Other excellent sources of antioxidants are mushrooms. There are many powerful mushrooms that are amazing for the body and the brain. Cordyceps, Chaga, Lion’s Mane, and Maitake are mushrooms that are shown not only to have very high antioxidant effects, but also to have an added benefit to energy, fitness, performance, and recovery.
Selenium is a mineral that is found in very high levels in the muscles. If you exercise regularly, you need more selenium than someone who is inactive, as your body goes through more of it. You also need more selenium for optimal antioxidant balance. (6)
Zinc aids in muscle protein synthesis. In other words, zinc helps the protein you eat become part of your muscles. Zinc is also very important for a healthy immune system, so having enough of it will keep you well so you can keep up your exercise routine.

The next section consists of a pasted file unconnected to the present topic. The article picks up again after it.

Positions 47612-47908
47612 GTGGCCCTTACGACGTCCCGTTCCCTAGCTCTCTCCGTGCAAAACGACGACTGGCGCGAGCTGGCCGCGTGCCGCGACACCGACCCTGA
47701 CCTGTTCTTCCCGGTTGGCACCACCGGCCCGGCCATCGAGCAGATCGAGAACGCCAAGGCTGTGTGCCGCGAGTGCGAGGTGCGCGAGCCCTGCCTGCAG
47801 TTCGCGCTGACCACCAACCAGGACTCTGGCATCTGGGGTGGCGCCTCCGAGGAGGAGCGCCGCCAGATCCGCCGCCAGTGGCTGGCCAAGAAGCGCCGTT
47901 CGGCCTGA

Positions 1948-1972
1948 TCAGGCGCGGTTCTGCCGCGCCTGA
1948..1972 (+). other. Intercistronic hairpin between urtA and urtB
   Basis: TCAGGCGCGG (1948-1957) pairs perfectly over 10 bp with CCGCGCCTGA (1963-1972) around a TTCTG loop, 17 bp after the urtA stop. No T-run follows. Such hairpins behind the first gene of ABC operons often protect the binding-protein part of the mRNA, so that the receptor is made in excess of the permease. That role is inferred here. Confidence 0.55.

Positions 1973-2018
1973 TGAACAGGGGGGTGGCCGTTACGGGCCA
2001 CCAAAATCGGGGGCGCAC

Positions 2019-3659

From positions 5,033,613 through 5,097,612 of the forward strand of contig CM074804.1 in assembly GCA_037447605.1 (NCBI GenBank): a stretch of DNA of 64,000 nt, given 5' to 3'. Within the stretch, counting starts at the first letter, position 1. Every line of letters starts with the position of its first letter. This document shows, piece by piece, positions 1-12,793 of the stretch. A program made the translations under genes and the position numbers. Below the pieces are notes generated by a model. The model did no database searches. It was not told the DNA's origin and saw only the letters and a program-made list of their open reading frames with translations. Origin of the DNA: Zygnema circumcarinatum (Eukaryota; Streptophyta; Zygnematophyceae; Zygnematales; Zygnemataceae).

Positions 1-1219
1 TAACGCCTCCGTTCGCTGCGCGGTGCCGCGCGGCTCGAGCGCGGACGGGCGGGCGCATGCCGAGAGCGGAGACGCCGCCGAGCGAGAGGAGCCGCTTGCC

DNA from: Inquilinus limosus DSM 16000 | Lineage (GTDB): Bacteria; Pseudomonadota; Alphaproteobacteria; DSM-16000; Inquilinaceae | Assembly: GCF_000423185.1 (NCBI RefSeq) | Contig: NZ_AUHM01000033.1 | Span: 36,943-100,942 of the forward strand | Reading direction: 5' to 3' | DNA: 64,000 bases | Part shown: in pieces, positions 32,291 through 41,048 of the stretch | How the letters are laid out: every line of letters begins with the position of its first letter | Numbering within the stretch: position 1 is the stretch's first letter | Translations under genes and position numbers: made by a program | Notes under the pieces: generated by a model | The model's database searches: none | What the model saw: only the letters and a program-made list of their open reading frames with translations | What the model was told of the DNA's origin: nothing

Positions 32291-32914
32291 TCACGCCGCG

Research also shows that zinc improves VO2 max. Your VO2 max is your aerobic capacity, or how much oxygen your body can get into your muscles at a time. Increasing this level can improve your ability to feel energized when you workout, lift more weight, and increase your endurance in sprints or max lifts.
So next time you're in the gym, on the trail, or pumping iron in your living room, just remember that it takes more than just protein to fuel your muscle recovery. It takes a lot of different vitamins, minerals, and other micronutrients.